Wrangell’s borough assembly is considering a $1.5 million contribution to the local school district’s budget for the coming year.
That’s a slight dip in funding compared to last year, but fits the school district’s budget which the school board approved in March. Assembly members will discuss the contribution at their regular Tuesday meeting (April 25), which includes money from local sales taxes and federal funds.
The assembly will also hold a public hearing on two new zoning designations meant to lay the groundwork for development at the Alder Top Village subdivision. Development of the 134-acre former boarding school site has been in the works for over a decade.
The designations will help organize the property – the north end is set to be what’ll be called Single-Family Medium Density lots (a new designation) while the south will be split between residential commercial lots (another new designation) and multi-family housing.
Wrangell’s assembly will also discuss an update to the wage scale for the borough’s temporary workers – the goal is to have more competitive wages in town. The change would raise the minimum starting pay for temporary workers – depending on the position, wages would go up between $1.15 to $5 more per hour. The proposed scale also simplifies job descriptions for some borough maintenance and hospitality positions.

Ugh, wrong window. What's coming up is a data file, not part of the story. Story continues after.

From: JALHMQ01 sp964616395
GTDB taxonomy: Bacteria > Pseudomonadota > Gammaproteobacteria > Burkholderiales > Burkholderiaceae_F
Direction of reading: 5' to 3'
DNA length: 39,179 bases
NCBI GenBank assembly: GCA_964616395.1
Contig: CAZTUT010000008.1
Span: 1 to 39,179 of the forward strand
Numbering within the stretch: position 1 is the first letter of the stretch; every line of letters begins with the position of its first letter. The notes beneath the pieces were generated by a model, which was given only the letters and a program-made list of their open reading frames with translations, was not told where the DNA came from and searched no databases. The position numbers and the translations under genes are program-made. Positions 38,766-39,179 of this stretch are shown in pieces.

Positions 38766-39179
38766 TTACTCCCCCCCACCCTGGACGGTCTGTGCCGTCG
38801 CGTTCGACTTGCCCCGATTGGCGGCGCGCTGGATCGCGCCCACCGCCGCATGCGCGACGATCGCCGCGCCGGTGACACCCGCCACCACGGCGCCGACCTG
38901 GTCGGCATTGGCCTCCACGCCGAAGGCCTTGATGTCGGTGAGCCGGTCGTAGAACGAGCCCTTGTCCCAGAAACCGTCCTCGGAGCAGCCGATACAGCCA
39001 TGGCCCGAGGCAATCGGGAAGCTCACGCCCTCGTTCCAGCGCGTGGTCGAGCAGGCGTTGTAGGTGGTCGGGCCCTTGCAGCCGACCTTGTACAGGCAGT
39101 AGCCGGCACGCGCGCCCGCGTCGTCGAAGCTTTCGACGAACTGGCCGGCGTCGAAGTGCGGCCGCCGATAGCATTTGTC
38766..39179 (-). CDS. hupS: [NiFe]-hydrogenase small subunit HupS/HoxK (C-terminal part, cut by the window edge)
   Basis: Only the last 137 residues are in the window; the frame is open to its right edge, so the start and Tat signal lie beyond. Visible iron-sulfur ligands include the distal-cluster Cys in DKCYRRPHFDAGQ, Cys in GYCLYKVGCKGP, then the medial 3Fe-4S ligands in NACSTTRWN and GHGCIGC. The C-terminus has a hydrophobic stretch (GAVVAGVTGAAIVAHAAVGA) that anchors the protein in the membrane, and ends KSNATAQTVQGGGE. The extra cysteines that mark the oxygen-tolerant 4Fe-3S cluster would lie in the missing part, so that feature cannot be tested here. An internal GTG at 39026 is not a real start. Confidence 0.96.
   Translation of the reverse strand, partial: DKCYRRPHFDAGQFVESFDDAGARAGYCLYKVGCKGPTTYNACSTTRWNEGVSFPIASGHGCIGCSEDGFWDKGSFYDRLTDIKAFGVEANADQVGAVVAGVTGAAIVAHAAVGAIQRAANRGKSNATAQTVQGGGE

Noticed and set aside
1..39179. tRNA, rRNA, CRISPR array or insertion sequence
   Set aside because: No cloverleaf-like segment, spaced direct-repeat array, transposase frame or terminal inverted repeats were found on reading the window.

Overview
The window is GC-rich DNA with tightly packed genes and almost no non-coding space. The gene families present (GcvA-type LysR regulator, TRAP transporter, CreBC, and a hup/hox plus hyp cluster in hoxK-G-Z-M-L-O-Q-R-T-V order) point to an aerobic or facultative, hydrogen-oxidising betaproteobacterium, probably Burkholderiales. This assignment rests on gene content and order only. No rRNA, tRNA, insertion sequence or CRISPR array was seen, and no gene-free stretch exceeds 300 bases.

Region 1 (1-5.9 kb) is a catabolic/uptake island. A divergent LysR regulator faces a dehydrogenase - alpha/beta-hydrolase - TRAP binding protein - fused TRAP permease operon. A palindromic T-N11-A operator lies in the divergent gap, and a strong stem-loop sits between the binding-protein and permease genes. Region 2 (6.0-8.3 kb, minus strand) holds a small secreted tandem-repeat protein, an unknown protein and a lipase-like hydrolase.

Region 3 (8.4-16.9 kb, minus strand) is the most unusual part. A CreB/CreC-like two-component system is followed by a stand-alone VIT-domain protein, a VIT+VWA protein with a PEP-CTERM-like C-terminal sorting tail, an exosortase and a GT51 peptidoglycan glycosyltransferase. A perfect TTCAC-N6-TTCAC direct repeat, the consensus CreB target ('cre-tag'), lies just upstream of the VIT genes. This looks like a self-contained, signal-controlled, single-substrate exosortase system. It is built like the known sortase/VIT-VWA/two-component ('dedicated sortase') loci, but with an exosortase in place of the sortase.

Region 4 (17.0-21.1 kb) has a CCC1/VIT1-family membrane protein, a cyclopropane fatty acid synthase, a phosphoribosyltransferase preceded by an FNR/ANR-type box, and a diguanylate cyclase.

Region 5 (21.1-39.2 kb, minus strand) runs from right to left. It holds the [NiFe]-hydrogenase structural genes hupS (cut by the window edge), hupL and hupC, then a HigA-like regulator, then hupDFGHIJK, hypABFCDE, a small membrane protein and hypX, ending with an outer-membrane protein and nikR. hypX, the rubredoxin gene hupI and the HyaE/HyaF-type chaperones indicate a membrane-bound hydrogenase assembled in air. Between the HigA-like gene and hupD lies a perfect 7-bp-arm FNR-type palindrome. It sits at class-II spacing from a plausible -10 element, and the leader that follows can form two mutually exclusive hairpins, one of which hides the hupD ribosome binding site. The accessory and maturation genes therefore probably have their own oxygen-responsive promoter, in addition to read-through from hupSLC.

Assembly members could also appropriate over $400,000 in federal pandemic relief to build a new community drinking water treatment plant, which is currently being designed.
Other agenda items include an ordinance to facilitate the borough’s participation in a statewide investment pool (AMLIP), approving around $4,000 in grant funds to pay public library staff, and an ordinance to make the Economic Development Committee an official government board. The committee has advised the Wrangell Economic Development office and borough assembly on development projects and proposals for the past two decades (since 2004).
View the full agenda packet for the meeting here.
Before diving into business, the assembly will hear a brief presentation from a Ph.D. student who is studying the effects of tourism in Wrangell, Petersburg and Ketchikan.
Anyone who wishes to speak at the meeting can sign up on the “Persons to be Heard” sheet at City Hall.
KSTK will broadcast the meeting beginning at 6 p.m. Tuesday (April 25) on 101.7 FM and online at KSTK.org.
Get in touch with KSTK at firstname.lastname@example.org or (907) 874-2345.